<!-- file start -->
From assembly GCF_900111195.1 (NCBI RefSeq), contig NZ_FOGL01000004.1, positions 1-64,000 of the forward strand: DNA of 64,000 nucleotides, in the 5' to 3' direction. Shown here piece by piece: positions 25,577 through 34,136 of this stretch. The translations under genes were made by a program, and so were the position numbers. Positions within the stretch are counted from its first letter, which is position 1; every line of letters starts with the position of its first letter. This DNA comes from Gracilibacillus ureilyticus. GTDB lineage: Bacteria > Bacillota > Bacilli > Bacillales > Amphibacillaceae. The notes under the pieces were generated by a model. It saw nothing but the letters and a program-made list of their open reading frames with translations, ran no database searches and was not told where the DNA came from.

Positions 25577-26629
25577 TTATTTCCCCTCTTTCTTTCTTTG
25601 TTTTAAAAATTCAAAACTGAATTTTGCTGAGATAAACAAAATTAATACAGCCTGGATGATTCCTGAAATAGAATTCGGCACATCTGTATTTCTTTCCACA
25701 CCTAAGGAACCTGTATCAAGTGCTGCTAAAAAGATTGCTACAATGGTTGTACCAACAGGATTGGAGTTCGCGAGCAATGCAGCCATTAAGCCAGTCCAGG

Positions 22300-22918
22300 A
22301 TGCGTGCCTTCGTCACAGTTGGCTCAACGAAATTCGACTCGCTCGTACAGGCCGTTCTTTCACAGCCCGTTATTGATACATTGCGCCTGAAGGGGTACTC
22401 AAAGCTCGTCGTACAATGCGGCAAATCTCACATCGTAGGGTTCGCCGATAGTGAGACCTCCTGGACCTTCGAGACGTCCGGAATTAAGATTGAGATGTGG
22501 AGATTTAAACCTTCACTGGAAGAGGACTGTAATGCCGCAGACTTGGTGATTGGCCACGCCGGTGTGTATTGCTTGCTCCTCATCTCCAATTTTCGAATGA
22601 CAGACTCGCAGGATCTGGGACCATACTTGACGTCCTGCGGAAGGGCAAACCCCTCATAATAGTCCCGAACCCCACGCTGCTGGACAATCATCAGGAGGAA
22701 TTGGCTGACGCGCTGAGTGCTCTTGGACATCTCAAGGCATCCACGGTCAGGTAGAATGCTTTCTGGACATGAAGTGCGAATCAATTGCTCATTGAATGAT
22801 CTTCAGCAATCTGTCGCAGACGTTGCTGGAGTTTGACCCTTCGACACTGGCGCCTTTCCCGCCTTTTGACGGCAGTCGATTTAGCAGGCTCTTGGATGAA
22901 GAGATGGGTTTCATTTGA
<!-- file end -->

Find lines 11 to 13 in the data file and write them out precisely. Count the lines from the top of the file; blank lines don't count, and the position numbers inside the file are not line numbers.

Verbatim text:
22601 CAGACTCGCAGGATCTGGGACCATACTTGACGTCCTGCGGAAGGGCAAACCCCTCATAATAGTCCCGAACCCCACGCTGCTGGACAATCATCAGGAGGAA
22701 TTGGCTGACGCGCTGAGTGCTCTTGGACATCTCAAGGCATCCACGGTCAGGTAGAATGCTTTCTGGACATGAAGTGCGAATCAATTGCTCATTGAATGAT
22801 CTTCAGCAATCTGTCGCAGACGTTGCTGGAGTTTGACCCTTCGACACTGGCGCCTTTCCCGCCTTTTGACGGCAGTCGATTTAGCAGGCTCTTGGATGAA